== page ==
Globalization enables people to move from one country to another in search of economic opportunities, but some of them fall victim to domestic violence when they become romantically involved with individuals in the host countries. Indeed, many migrant workers from the developing world have found employment opportunities in the developed world, where they serve mostly as domestic servants or in processing factories. In some cases, the immigrant workers do not find the opportunities for economic empowerment that compelled them to leave their home countries. Such individuals often seek marriage options as a way of finding economic security. However, their poverty, lack of education, and ignorance about their rights expose them to potential abuse from their partners (Wilson & O’Brien, 2016). Moreover, such women often endure the mentioned hardships because of language barriers, their legal statuses, and the fear of reprisals, which discriminate them in society and reduce the effectiveness of their participation in their societies.

Globalization necessitates the interaction of people from various cultural backgrounds and traditions where people borrow some retrogressive cultural practices that tolerate domestic violence. When people from diverse backgrounds interact, cultural exchanges are inevitable; people tend to compare their practices with other cultures and evaluate points of convergence and divergence. However, some patriarchal communities have regressive cultural practices that tolerate violence against women (Dias, Fraga, & Barros, 2013). When globalization leads women into such cultures, they are bound to face violence within the home because of the pervasive but entrenched cultural practices. Combating retrogressive cultural practices is challenging because they take long to become entrenched but consequently become acceptable (Boyce et al., 2018). Nevertheless, such practices ought to be discouraged if domestic violence that they perpetrate is to be eliminated.

Globalization influences domestic violence in various ways. One of these concerns the significant social and economic changes that interfere with the normal functioning of the family unit. The economic realignments that emerge because of globalization could potentially empower one partner while exposing the other to poverty or dependence, and the shift of power occasioned could create room for violence against the financially unstable partner. Moreover, globalization enables people from different cultural backgrounds to meet and interact with one another, which creates a chance for individuals to pick some of the cultural practices of parts of the world, one of which could be the tolerance for domestic violence. Poor, illegal immigrants who end up getting married in the host countries are also vulnerable to domestic abuse since their partners may take advantage of their status to mistreat them. Even though globalization has positive effects on individuals, multinational organizations, and countries, the conditions under which it occurs potentially influence domestic violence.  It is imperative for these avenues that have been occasioned by globalization that promote domestic violence to be investigated and sealed to avert the vice.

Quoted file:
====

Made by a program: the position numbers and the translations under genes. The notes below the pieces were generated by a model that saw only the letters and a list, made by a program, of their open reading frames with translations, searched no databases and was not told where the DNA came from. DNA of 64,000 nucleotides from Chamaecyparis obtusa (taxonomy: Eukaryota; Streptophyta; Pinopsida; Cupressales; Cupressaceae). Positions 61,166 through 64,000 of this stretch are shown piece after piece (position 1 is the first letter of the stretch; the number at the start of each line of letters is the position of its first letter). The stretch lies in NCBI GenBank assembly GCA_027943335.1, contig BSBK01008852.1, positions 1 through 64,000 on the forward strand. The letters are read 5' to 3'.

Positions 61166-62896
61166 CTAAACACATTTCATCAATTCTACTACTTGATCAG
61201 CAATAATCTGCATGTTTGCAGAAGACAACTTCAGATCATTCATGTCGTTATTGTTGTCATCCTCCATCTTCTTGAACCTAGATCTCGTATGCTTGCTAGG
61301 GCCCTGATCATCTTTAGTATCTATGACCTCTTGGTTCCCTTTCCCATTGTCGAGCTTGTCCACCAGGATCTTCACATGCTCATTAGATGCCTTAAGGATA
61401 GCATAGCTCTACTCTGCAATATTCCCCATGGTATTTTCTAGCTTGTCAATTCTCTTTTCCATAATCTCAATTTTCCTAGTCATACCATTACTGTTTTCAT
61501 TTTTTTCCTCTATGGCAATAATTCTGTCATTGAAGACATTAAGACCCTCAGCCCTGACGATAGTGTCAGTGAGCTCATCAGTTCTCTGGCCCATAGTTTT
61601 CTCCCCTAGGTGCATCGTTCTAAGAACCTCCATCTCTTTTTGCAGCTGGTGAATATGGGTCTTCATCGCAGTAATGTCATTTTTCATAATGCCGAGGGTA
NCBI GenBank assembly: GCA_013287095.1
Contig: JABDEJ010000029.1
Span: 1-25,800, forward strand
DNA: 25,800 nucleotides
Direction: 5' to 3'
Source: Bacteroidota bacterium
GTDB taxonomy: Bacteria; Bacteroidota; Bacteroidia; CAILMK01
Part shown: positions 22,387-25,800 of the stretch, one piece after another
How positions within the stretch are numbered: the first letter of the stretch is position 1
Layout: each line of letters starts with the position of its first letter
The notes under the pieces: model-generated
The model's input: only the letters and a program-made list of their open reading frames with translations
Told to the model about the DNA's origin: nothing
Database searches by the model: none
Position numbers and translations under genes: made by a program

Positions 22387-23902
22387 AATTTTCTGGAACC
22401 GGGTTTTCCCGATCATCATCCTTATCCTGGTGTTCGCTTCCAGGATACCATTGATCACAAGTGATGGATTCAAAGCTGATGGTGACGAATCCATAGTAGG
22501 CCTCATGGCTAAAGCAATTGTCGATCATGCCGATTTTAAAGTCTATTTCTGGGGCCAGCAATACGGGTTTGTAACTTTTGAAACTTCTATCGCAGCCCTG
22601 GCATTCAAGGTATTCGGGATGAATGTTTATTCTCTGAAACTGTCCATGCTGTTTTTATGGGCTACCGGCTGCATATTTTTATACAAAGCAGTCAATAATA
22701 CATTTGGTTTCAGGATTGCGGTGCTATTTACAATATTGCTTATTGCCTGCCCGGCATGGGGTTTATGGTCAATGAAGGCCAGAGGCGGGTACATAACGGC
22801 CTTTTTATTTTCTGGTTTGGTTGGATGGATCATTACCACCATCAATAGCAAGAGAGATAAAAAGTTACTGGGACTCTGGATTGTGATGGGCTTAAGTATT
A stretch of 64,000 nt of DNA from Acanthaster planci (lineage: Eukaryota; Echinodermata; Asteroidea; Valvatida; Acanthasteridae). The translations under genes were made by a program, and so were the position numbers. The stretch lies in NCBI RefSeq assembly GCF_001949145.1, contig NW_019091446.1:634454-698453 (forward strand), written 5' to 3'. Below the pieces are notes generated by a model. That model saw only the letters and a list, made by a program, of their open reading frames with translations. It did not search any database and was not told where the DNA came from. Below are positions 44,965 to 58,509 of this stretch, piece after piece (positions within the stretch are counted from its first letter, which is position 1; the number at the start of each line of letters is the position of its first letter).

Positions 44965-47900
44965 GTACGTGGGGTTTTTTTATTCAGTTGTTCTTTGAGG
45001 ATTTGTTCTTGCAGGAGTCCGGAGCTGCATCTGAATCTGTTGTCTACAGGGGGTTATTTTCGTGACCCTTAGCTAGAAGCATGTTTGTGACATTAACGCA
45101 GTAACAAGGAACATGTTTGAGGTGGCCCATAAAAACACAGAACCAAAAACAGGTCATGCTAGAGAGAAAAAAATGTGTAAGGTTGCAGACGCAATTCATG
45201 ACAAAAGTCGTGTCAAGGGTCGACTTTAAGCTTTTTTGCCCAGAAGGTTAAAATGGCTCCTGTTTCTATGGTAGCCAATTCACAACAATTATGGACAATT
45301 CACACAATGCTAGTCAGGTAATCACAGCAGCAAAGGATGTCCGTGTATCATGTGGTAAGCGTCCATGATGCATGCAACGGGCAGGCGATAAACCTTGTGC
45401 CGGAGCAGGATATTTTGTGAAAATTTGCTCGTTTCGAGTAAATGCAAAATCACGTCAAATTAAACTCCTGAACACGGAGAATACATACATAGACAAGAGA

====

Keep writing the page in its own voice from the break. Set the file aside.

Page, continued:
This paper has identified domestic violence, particularly against women as an important influence of globalization. This is particularly because of wealth and social inequalities that exist between individuals and communities. Changes in attitudes from backward ones such as those in patriarchal societies are necessary if the society is to eliminate the vice effectively.

References

Boyce, S. C., Brouwer, K. C., Triplett, D., Servin, A. E., Magis-Rodriguez, C., & Silverman, J. G. (2018). Childhood experiences of sexual violence, pregnancy, and marriage associated with child sex trafficking among female sex workers in two US–Mexico border cities. American Journal of Public Health, 108(8), 1049-1054. doi:http://dx.doi.org/10.2105/AJPH.2018.304455

Bungay, V., & Guta, A. (2018). Strategies and challenges in preventing violence against Canadian indoor sex workers. American Journal of Public Health, 108(3), 393-398. doi:http://dx.doi.org/10.2105/AJPH.2017.304241

Dias, S., Fraga, S., & Barros, H. (2013). Interpersonal violence among immigrants in Portugal. Journal of Immigrant and Minority Health, 15(1), 119-124. doi:http://dx.doi.org/10.1007/s10903-012-9644-0

Fulu, E., & Miedema, S. (2015). Violence against women: Globalizing the integrated ecological model. Violence Against Women21(12), 1431–1455. https://doi.org/10.1177/1077801215596244

McLaughlin, H., Uggen, C., & Blackstone, A. (2012). Sexual harassment, workplace authority, and the paradox of power. American Sociological Review, 77(4), 625-647. doi:http://dx.doi.org/10.1177/0003122412451728

Stoever, J. K. (2014). Enjoining abuse: The case for indefinite domestic violence protection orders. Vanderbilt Law Review, 67(4), 1015-1098

Wilson, M., & O’Brien, E. (2016). Constructing the ideal victim in the United States of America’s annual trafficking in persons’ reports. Crime, Law, and Social Change, 65(1-2), 29-45. doi:http://dx.doi.org/10.1007/s10611-015-9600-8